A mission statement is about what you want to accomplish and it should both inspire and motivate the team to make a difference and be part of something bigger than themselves. My company’s mission is to bring world class marketing talent and expertise to organizations that want to make a difference in the world regardless of size or budget. We believe every organization deserves the right words and pictures to tell their story in compelling ways. Your core values and mission statement.are intangible assets that are your roadmap to success. It’s important that they evolve as you grow, and that they are reflected in your branding because people choose to do business with companies that align with their own values, so this information needs to be visible to them. Your mission also gives your team a clear objective, which helps them to make decisions that align with the company’s purpose.
It is important to me to stay true to my core beliefs. Loyalty is one of my core values—loyalty to self and to others whom I respect. It’s important to me to gauge how many colleagues and customers come back and refer us to those who trust them. Being true to the mission of the organization and delivering superior experiences matter to me a lot too. Having the confidence to walk away from a client or colleague who’s diluting the equity in your brand is tough, but it’s necessary sometimes. You must always be authentic to the essence of your brand and surround yourself with people who reinforce your brand and its values–not tarnish it.
My biggest mistake early on was not realizing sooner that the people you start with are not always the ones who grow with you. The hardest lesson I learned when I started my company was not getting rid of weak people earlier than I did in the first few years of my business. I spent more time managing them than finding new customers. I knew in my gut they were not up to snuff but out of loyalty to them I let them hang around much longer than they should have. It would have been better for everyone to let them go as soon as the signs were there. They became more insecure and threatened as we grew which was not productive for the team. As soon as I let them go the culture got stronger and the bar higher. “A” team people like to be surrounded by other stars. It is true that you should hire slowly and fire quickly. I did not make that mistake again later on so learned it well the first time. I wish I had known it even earlier though but lesson learned for sure!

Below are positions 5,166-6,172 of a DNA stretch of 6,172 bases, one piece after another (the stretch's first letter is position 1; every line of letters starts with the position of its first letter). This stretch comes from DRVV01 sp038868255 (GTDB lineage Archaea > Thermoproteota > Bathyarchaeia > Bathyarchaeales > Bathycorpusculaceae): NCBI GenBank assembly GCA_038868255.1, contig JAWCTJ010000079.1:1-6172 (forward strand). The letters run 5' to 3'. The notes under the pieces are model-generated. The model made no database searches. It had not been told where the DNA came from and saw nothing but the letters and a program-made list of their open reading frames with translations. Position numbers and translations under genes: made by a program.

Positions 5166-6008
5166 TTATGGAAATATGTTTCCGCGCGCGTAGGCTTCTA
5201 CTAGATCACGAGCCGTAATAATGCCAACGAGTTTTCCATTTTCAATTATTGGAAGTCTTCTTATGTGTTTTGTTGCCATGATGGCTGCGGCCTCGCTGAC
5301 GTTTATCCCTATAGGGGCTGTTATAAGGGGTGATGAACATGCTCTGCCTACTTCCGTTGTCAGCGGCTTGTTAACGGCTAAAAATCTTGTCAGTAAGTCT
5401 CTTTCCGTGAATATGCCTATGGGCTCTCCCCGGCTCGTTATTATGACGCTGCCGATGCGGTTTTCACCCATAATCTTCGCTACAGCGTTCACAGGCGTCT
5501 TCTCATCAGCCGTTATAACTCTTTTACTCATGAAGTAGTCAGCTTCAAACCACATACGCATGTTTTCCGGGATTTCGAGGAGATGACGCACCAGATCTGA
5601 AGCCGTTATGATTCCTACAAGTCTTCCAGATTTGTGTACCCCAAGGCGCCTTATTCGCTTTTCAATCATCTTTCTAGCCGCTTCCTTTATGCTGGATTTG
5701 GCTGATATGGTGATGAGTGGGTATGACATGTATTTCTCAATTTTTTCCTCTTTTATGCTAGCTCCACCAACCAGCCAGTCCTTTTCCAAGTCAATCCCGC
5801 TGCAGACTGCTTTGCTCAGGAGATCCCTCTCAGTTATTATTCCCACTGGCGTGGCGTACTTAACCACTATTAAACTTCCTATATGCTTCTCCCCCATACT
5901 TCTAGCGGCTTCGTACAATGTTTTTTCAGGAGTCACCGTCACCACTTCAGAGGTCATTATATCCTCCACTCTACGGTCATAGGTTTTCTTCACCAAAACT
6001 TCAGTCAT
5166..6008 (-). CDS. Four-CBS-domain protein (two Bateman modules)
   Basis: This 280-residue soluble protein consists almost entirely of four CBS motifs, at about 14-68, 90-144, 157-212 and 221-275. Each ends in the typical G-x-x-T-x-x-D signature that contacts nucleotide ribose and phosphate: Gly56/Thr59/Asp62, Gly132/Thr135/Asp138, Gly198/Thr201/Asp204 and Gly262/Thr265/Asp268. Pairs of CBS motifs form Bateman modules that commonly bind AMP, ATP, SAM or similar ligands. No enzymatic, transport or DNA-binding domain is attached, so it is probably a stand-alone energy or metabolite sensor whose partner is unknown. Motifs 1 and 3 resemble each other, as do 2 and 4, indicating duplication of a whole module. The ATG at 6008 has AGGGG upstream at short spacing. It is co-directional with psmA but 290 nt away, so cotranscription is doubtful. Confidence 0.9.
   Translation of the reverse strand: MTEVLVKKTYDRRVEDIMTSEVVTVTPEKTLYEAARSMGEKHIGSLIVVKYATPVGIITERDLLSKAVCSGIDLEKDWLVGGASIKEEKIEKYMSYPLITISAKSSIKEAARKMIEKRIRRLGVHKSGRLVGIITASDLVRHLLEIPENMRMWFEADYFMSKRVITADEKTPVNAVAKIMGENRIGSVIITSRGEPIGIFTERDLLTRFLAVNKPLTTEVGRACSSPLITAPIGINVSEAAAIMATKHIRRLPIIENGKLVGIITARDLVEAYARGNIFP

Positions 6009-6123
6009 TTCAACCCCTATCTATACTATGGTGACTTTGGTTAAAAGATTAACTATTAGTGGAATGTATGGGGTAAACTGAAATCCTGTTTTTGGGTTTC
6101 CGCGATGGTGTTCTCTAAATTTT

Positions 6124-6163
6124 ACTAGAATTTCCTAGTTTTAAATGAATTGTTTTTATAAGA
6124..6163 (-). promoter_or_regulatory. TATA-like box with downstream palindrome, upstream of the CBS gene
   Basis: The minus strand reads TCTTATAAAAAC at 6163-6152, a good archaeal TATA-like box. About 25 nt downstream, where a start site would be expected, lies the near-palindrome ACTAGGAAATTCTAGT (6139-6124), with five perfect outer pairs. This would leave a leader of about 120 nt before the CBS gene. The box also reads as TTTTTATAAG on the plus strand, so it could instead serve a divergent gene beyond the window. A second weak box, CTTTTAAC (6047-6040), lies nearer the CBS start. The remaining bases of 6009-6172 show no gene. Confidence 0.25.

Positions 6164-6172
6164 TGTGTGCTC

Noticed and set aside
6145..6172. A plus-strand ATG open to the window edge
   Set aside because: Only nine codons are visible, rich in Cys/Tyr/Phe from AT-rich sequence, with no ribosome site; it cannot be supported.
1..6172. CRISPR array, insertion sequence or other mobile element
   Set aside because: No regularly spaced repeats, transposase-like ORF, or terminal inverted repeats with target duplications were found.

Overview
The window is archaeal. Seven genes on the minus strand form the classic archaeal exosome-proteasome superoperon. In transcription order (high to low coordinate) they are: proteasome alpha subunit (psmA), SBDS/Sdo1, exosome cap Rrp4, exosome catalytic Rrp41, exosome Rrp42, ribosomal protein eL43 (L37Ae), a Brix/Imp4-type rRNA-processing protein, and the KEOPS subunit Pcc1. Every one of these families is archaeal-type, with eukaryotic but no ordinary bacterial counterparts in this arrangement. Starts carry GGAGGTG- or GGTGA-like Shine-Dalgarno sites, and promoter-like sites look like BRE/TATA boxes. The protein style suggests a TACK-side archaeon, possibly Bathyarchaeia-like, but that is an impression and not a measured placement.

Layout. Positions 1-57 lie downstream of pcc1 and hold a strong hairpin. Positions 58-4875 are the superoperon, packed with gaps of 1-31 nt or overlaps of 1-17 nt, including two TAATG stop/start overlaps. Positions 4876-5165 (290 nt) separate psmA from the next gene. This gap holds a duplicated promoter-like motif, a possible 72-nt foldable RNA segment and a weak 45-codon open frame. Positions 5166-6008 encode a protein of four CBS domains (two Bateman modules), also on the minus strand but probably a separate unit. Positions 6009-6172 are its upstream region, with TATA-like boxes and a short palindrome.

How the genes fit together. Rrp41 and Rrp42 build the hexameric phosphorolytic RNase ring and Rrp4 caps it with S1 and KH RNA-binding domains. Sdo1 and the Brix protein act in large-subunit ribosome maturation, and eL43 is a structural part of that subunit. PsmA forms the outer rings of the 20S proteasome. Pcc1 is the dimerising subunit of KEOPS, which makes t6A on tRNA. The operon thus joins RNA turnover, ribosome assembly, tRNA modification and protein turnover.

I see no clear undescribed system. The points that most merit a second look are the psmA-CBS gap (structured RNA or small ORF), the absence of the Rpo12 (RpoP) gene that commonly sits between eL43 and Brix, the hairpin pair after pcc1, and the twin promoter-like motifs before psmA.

Share with us one of the most difficult decisions you had to make for your company that benefited your employees or customers. What made this decision so difficult and what were the positive impacts?
Paige Arnof-Fenn: I had to fire a client in my first year of business. It was absolutely the right decision but a tough one to make! On a personal level the guy was a jerk who never paid on time and was rude to my team who was doing great work for him. He was mean, unappreciative and had terrible manners. I am from the South and expect people to behave with common decency.
He hired us to do PR for his firm and I realized if we could get great press for a guy like him then people who knew him & knew how difficult he was might want to hire us too to help them thinking “hey these PR people must be really good and I’m not as nasty as this guy so imagine what they could do for me!” I did not want to attract other bad clients so even though he signed a 1 year contract I ended it after 3 months. It sent a signal to my team that the money was not worth an unappreciative client who was a jerk and treated us poorly. We replaced the income and more within a month with a much better client. I have never looked back.